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Time Out to Make Mistakes

Featured on the Hong Kong Economic Journal (December 31, 2015)

Recently, social media exploded with the news of Steve Harvey’s very public and embarrassing mistake. Steve Harvey was the host of this year’s Miss Universe and the culminating moment came when everyone around the world gathered to watch the announcement of the final winner. It was a race between Miss Colombo and Miss Philippines and people

braced themselves for who was to be crowned with the coveted title of Miss Universe. Steve Harvey, on live TV, announced it was Miss Colombo and only moments later, as Miss Colombo was soaking up her crowing glory, did Steve interrupt and admit his mistake – Miss Philippines was the actual winner. The crown was then passed to Miss Philippines but the attention was on Steve more than her. Steve Harvey had made the very public mistakes of announcing the wrong Miss Universe. And for the hours and days since then, he has had to face public shaming and ridicule on the news and media.

I’ll admit it’s a pretty big mistake to have committed on live TV and I feel pretty bad for Miss. Colombo. It’s not easy to think you won something, only to have it taken away moments later. But having read some of the comments towards Steve Harvey, I feel like they’re pretty harsh. I am someone who believes in striving for excellence and that includes preparing well for something and doing everything to the best of our ability. However, I think there’s something wrong when we are striving for perfection.

There’s a difference between excellence and perfection. In my view, striving for excellence denotes the attitude and effort in which we achieve something. The end product is a result of that attitude and effort. Striving for perfection, however, is merely looking at the end product and not allowing room for mistakes. In our world today, we are slow to compliment but quick to judge; slow to praise what is right but quick to point out what is wrong.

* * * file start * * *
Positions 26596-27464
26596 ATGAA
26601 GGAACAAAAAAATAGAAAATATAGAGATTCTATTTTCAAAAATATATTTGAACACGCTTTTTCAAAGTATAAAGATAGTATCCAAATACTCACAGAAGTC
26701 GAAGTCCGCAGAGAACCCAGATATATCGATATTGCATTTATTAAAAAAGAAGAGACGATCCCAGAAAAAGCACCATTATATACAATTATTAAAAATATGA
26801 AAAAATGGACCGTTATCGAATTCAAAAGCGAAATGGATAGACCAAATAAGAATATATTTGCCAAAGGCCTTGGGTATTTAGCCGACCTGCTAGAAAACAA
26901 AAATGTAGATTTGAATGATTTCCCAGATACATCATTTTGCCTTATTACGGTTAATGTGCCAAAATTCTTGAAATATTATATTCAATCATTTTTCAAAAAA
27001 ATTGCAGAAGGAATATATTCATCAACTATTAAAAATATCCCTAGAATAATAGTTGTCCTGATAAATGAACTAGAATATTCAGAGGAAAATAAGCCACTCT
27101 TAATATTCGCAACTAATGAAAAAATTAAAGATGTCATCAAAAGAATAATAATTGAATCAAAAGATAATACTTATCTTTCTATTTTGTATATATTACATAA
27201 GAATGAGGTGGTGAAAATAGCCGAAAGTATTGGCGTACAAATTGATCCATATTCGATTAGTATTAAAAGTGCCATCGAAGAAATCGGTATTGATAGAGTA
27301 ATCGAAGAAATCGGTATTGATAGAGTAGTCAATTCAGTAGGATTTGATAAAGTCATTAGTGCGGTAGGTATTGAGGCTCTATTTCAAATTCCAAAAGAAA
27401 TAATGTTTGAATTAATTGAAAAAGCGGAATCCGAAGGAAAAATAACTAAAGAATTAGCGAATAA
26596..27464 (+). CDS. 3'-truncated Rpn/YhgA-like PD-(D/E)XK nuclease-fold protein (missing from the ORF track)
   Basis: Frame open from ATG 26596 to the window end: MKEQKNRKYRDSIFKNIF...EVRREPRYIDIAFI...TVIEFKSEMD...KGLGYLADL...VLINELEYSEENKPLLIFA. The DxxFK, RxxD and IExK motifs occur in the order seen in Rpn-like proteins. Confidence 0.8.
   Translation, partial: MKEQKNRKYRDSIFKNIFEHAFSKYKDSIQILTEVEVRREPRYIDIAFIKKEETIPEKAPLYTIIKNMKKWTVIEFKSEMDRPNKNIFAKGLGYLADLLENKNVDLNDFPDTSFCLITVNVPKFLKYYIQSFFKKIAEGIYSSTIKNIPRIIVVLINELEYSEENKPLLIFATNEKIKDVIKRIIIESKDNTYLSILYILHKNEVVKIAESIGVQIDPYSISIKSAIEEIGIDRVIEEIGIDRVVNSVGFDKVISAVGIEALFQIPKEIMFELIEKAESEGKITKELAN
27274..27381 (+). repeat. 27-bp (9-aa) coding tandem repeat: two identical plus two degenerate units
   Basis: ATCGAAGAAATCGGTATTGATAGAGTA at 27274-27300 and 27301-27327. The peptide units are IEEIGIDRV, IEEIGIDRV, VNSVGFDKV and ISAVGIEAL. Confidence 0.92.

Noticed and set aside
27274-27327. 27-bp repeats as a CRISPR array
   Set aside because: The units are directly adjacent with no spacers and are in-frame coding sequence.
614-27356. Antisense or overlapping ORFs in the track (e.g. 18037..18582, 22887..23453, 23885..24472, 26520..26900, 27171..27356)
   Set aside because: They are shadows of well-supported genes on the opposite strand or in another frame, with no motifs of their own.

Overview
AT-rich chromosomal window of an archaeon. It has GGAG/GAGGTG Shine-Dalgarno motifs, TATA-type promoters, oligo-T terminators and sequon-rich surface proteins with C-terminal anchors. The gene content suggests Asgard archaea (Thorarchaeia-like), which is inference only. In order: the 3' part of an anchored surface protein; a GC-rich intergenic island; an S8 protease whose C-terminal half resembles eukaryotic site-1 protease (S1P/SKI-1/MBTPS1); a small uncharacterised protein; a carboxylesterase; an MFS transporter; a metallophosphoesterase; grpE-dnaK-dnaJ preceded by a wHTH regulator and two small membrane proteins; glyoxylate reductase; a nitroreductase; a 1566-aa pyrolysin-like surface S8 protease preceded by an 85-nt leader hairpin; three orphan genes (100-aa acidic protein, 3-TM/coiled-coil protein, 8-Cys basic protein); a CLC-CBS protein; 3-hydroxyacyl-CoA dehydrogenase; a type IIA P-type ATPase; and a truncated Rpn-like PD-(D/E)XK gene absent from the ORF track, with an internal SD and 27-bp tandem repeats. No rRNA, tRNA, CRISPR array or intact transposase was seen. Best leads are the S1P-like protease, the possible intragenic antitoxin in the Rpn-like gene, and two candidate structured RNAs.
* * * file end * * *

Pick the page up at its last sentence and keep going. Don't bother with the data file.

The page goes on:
And we do that with our children too. If they are asked to do ten things and they do nine things correctly but one thing wrongly, chances are we have immediately spotted the one thing and highlighted it to them, over acknowledging how they did nine things correctly.

And that kind of attitude in striving for perfection causes a few problems. Firstly, it doesn’t allow room for mistakes and in all learning, mistakes help us improve. In the words of Edison who took 10,000 tries before he invented the lightbulb, “I haven’t failed. I have merely found 10,000 ways that work”. Every mistake made helps us to learn something new so we can improve. So when your child comes home with mistakes on his dictation paper, see it as an opportunity for learning, not for shouting at. It doesn’t give the excuse to make the same mistakes every time but genuine mistakes should propel us to learn from them and to improve.

Secondly, striving for perfection creates the problem of being fearful of trying new things. Trying new things, whether tackling a challenging Math problem or inventing a new machine, requires risk and the possibility of failure. However, if the goal of learning is to not make mistakes, then the natural choice is to not try anything too difficult for fear of making mistakes. This leads people to always stay within their comfort zones and not try anything new, thereby not learn anything new. As parents and educators, we need to stretch and challenge children to enable them to grow and develop; and part of the process is giving them new things to try that likely ensue in mistakes.

Thirdly, striving for perfection impedes us from developing the growth mindset. Professor Carol Dweck, professor at Stanford University, talks about the importance of lifelong learning through developing the ‘growth mindset’ – the belief that our capacities can increase with being stretched. It’s about growing and learning, not about achieving perfection.

So the next time your child makes a mistake, take the time out to appreciate his/her effort in trying, to recognize how it’s an opportunity to learn from the mistake and to celebrate how it will help him/her develop the growth mindset. Oh, and don’t forget to do the same when you’re the one that’s making the mistake!

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